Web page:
In the wake of World War II, the arts and culture of Europe became a site where the devastating events of the 20th century were remembered and understood. Exploring one of the most integral elements of the cinematic experience—music—the essays in this volume consider the numerous ways in which post-war European cinema dealt with memory, trauma and nostalgia, showing how the music of these films shaped the representation of the past. The contributors consider films from the United Kingdom, Poland, the Soviet Union, France, Italy, Germany, and the Netherlands, providing a diverse and well-rounded understanding of film music in the context of historical memory.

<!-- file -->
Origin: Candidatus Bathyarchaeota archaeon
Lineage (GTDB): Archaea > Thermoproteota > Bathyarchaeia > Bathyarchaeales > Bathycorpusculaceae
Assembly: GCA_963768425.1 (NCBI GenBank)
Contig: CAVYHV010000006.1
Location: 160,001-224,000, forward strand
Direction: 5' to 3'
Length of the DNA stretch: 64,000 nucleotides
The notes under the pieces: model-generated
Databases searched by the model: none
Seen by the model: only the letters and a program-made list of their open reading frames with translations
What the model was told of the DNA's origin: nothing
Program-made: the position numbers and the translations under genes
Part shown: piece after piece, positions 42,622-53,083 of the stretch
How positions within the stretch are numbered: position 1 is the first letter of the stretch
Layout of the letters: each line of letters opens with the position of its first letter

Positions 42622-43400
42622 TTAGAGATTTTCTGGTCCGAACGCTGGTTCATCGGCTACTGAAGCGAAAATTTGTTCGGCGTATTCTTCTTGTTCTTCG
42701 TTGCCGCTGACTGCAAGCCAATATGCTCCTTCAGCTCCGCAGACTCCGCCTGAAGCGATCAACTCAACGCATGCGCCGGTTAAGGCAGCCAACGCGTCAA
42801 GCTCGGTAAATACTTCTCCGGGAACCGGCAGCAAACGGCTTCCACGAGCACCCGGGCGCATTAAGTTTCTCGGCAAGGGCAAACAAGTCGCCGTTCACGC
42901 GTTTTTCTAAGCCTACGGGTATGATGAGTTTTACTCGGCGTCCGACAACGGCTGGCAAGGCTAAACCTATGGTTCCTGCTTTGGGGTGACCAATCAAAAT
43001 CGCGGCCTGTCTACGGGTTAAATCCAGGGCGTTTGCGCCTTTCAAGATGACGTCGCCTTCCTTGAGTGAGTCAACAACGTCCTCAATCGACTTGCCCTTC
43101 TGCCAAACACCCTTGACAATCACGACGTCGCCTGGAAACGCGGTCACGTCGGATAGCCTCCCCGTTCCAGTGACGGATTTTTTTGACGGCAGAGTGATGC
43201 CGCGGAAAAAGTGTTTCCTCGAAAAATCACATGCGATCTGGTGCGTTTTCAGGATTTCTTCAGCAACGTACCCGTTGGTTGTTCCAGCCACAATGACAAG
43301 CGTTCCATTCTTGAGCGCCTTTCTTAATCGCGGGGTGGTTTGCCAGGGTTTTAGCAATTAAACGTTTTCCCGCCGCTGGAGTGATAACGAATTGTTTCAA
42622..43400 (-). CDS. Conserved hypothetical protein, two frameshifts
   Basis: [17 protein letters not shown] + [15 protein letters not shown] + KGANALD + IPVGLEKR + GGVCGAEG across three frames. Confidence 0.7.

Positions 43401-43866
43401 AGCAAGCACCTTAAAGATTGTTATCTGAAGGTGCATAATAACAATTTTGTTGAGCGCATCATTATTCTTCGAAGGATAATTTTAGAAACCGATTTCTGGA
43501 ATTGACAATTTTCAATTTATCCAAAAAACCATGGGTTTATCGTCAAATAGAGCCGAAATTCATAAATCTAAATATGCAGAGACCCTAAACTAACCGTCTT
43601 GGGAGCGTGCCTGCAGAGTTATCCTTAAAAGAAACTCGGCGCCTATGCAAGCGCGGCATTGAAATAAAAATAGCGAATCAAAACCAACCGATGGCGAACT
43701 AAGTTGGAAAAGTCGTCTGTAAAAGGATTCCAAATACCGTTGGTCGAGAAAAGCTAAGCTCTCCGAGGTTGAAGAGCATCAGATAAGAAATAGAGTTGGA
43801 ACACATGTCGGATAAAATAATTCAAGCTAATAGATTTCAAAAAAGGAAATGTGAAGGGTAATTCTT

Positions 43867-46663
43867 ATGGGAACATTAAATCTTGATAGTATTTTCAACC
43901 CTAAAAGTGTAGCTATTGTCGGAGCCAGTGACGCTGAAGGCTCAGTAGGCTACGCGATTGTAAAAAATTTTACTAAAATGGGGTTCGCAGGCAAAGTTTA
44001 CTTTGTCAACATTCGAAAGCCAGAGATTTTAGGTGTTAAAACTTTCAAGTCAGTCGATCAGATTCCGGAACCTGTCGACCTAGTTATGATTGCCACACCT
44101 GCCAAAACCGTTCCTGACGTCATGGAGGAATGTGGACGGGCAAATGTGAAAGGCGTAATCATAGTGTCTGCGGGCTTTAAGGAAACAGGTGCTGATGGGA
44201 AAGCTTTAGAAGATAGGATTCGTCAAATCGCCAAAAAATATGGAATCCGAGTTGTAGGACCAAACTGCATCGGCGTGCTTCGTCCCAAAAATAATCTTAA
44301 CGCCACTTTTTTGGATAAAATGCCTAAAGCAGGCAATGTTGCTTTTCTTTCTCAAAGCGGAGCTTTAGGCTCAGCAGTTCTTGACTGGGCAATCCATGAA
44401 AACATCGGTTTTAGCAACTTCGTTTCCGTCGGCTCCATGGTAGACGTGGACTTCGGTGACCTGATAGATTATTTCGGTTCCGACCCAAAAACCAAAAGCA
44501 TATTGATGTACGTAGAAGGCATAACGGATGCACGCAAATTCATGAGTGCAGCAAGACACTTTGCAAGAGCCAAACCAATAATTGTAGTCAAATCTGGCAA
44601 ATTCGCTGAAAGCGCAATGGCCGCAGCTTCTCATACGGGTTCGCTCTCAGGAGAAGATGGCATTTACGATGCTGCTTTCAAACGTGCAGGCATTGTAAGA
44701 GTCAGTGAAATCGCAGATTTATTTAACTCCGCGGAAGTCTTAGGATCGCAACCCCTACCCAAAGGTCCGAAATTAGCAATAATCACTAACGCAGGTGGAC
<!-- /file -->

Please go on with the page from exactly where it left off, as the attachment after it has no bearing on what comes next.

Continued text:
Memory is often underrepresented within scholarly musical studies, with most of these applications found in the disciplines of ethnomusicology, popular music studies, music cognition, and psychology and music therapy. Likewise, trauma has mainly been studied in relation to music in only a few historical contexts, while nostalgia has attracted even less academic attention. In three parts, this volume addresses each area of study as it relates to the music of European cinema from 1945 to 1989, applying an interdisciplinary approach to investigate how films use music to negotiate the precarious relationships we maintain with the past. Music, Collective Memory, Trauma and Nostalgia in European Cinema after the Second World War offers compelling arguments as to what makes music such a powerful medium for memory, trauma and nostalgia.